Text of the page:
rO-1-0; IV pO-1-2, vlp-2-0, rO-1-1. Legs pale yellow, femora darkest. Tarsi with lightscopulae, two dentate claws (except inL. gertschi, where

smooth), and claw tufts. Metatarsal preening comb lacking. Trochanters unnotched. Abdomen

pale yellow,sometimeswith scattered dark mark-ings, males sometimes with tiny anterodorsal scutum. Six spinnerets, anteriors widely sepa-rated,elongated,bearing long spigotsanddistinct ventral tubule (fig. 1). Palp with short to long embolus, bent median apophysis, andsometimes conductor. Two to four retrolateral tibial

apophyses. External epigynum reduced to

smooth plate; intemal femalegenitalia withinner and outer ducts on each side, loosely coiled or symmetrically arranged, rarely (L. peruviana)

withroundbulb.

Synonymy. Reasons for discounting the number ofeyes as agenericcharacteraregivenin theIntroduction.

Phylogeny. A detailed analysis of the inter-relationships of the various Lygromma speciesis impossible until a larger proportion of the species are known from both sexes, but some observa-tions can be made. The presence of anterior median eyes in L. simoni and L. peruviana indi-cates thatthey are plesiomorphic (relativetothe other species), but their genitalia show no autapomorphies and the two are probably independently derived rather than sister species. Judging by their retrolateral tibial apophyses, the three Venezuelan species seem more closely related to each other than to any of the other forms. Lygromma peckorum, L. chamberlini, L. quindio,L. kochalkai, L. dybasi, and L. gertschi seem to form a monophyletic subgroup charac-terized by the presence of a palpal conductorin males and symmetrically arranged epigynal ducts infemales.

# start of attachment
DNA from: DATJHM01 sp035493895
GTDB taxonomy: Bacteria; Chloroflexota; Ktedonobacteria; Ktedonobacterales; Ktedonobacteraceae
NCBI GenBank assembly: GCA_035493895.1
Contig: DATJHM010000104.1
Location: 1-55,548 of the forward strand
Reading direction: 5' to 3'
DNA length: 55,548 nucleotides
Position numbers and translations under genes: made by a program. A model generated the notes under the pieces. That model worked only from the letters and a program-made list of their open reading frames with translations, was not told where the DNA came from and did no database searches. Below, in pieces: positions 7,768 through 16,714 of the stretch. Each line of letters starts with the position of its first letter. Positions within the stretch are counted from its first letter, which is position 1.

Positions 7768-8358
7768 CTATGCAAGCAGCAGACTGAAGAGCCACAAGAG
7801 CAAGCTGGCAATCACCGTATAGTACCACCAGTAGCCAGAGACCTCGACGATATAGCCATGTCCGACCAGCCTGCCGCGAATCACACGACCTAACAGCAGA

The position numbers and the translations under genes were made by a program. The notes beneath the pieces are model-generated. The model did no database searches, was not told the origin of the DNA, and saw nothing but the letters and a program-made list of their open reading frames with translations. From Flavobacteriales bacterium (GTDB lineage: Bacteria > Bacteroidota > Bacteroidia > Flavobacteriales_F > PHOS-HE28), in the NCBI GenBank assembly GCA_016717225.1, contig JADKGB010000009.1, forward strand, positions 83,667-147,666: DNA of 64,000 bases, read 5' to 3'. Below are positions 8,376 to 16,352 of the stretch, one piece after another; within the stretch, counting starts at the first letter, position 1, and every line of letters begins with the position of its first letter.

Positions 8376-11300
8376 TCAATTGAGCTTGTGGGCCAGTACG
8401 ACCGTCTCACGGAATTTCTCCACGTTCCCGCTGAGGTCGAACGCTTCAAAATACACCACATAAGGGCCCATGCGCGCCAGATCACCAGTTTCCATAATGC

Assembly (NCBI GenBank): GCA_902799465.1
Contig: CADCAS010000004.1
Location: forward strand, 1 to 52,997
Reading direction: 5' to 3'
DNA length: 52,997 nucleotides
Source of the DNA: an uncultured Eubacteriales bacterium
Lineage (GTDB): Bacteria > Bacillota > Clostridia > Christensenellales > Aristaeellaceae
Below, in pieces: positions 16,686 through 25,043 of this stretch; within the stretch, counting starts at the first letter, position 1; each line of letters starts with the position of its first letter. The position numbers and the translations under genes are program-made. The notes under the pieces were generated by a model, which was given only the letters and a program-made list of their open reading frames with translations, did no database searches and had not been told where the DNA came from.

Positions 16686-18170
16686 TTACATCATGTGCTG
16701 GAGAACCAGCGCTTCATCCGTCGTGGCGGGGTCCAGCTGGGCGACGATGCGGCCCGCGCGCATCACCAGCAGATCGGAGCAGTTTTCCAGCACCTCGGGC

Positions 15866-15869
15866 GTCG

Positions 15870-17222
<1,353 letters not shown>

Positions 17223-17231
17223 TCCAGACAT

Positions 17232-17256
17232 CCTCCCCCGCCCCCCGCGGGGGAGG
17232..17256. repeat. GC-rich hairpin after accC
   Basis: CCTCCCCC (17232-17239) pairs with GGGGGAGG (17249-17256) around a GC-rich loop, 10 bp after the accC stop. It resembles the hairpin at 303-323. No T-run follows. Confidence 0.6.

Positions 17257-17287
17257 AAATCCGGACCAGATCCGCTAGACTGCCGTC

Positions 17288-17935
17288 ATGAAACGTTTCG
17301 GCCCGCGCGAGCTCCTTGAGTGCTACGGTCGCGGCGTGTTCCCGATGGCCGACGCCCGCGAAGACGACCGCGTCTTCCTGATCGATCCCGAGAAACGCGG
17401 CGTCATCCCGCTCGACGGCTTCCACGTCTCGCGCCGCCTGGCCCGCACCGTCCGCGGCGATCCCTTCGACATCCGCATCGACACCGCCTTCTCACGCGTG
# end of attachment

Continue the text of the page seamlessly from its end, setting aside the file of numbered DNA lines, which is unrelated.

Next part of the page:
KEY TO SPECIES OF LYGROMMA 1. Males ... 2

Females... 9

2. Palp with translucent conductor (figs. 21, 25,29,33,57)... 3